Portal 2 is a clever game. It makes you think long and hard; it challenges, mocks and ultimately rewards you with its devious but satisfying level design and sharp writing.
This sequel takes place several years after the first game. You step into the boots of the same test subject Chell, who’s about to be tormented once again by the crazy AI (artificial intelligence) Glados. Ever since you terminated her in Portal, she’s been harbouring a grudge against you that’s evident from every word that comes out of her mouth. Her goal in the game is not just to crush you physically, but also to crush your very spirit.
Besides Chell and Glados, Portal 2 also introduces another entertaining robot by the name of Wheatley. This pintsized eyeball with a delightful British accent will bring a smile to your face with his wise cracks and incessant rambling. You may think the game has little to no story, but you’ll be surprised by the amount of effort gone into the plot. We would recommend running through the first game before you take up this one up, but even if you can’t, you won’t feel lost over here.
On paper, Portal 2 is very simple. You have to move from Point A to B avoiding various hazards while overcoming certain obstacles. Through all of this, a gun that’s capable of creating portals will aid you.
Easy at first...
The game is initially easy so that you fully comprehend the mechanics and the game’s physics. There are times when, like clockwork, everything falls into place. But just as you’re starting to feel a bit confident of yourself, the game will smack you over the head with a puzzle that’ll leave you stumped.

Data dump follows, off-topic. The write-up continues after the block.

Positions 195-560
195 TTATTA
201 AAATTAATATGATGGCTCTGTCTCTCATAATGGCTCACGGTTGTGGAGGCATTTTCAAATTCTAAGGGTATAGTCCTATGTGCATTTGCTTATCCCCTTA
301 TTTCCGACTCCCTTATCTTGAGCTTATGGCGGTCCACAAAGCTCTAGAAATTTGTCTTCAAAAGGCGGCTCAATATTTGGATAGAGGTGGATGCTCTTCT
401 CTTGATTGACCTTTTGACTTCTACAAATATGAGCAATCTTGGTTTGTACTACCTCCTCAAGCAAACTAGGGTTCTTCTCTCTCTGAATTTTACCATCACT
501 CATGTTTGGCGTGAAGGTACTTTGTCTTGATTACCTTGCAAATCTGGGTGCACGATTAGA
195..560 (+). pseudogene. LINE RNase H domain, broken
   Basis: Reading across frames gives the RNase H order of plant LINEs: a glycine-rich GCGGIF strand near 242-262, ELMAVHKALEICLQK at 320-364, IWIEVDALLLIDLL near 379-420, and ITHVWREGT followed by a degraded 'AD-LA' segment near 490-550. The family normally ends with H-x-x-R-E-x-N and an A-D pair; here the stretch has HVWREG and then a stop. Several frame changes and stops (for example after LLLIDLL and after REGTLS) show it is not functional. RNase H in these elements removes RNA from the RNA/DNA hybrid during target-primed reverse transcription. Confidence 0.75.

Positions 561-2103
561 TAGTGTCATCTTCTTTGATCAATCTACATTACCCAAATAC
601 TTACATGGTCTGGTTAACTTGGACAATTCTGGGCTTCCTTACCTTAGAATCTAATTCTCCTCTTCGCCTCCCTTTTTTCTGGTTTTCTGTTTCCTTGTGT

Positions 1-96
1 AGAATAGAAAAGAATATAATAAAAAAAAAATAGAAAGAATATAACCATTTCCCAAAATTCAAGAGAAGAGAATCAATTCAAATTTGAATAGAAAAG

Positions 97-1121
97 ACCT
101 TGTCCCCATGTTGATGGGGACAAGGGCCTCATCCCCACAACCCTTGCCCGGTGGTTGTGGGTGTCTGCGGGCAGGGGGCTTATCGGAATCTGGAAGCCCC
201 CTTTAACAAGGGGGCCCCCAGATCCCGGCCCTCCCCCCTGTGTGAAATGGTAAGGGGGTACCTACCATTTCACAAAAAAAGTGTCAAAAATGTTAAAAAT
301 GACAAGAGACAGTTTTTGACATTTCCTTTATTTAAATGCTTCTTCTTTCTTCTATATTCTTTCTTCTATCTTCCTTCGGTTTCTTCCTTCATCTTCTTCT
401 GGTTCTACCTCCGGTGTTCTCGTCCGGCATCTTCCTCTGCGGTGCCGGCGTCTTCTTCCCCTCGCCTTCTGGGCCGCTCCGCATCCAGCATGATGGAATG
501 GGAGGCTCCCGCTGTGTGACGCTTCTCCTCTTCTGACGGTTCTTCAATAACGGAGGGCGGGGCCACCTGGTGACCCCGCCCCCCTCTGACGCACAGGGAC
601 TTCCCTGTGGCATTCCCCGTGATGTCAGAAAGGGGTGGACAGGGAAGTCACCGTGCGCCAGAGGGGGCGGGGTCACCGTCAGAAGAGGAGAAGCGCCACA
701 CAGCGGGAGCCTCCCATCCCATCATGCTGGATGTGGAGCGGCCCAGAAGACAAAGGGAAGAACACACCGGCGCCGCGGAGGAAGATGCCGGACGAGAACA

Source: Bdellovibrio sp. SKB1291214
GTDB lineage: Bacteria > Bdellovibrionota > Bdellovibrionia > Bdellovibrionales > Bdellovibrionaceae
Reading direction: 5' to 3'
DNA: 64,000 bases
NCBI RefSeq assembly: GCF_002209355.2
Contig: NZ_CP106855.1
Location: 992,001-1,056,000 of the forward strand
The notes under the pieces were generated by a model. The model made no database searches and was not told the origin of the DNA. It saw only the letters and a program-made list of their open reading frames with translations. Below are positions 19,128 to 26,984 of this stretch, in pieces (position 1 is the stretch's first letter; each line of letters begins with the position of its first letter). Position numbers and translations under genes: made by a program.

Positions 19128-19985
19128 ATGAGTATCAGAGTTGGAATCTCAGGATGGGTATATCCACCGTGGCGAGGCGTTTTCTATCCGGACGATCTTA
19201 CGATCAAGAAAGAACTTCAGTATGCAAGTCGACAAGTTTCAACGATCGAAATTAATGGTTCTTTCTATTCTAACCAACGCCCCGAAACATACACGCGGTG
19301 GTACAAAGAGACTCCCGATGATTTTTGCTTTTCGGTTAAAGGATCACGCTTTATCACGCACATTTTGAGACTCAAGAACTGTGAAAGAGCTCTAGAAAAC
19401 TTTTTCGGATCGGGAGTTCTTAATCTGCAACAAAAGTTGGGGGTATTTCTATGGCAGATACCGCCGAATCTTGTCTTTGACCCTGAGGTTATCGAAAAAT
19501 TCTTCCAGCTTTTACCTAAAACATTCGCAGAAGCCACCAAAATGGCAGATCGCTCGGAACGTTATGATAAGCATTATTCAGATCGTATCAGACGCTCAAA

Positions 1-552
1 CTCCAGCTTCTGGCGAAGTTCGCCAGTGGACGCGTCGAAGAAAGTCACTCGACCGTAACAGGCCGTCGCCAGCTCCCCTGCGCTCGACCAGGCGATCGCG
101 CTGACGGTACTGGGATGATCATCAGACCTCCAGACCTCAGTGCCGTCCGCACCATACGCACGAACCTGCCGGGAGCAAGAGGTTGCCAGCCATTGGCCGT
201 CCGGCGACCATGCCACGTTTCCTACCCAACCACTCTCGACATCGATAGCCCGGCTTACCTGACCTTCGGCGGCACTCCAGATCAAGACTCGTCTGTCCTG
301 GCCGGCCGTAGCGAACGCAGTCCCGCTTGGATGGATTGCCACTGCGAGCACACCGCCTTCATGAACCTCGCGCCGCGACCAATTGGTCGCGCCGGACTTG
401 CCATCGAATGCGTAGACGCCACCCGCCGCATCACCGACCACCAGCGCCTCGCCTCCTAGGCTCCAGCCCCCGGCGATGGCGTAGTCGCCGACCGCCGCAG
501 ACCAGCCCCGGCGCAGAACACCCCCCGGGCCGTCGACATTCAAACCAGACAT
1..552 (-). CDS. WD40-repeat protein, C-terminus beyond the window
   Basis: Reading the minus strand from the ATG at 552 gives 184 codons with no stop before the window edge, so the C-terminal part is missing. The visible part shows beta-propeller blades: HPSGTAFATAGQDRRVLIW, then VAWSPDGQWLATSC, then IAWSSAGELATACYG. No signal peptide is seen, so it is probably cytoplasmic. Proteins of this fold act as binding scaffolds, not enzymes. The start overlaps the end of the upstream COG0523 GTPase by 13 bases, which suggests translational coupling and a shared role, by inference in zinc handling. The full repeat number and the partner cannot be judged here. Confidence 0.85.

But no matter how complicated and devious the puzzles get, the sense of accomplishment that washes over you upon completion makes it worth it.
Portal was just about three hours long but Portal 2 is nearly four times its length. Add in a good five to six hours of co-operative play and you’re looking at anything from 15–20 hours of gameplay. Co-operative play in Portal 2 isn’t just there for the sake of being there; puzzles have been meticulously designed to challenge both players and it’s impossible to proceed without proper co-ordination. Throughout the co-op campaign, you’ll be playing as one of two robots — P-Body and Atlas who, like Chell, will be at the receiving end of some of Glados’ puzzles and taunts.
Loading screens galore Portal 2 is broken up into multiple chapters, each comprising many levels. Unfortunately, there’s a loading screen between each level, which means you need to be fairly patient while the levels load.
Portal 2’s art style has been tweaked a bit. Where Portal was all shiny and metallic, this game is dilapidated and run-down. Every character is well-modelled and brought to life by brilliant animation. Complementing the animation is the game’s superb voice acting.
What we like
* Well-designed levels
* Some puzzles are devious
* Co-operative mode is fun
What we don’t
* Frequent loading screens will try your patience
Portal 2 is a must-buy. Besides the frequent loading times, the game is perfect in every aspect, and offers players a highly polished single player campaign that’ll both challenge and reward equally. A stellar co-operative campaign and razor-sharp script further enhance its brilliance.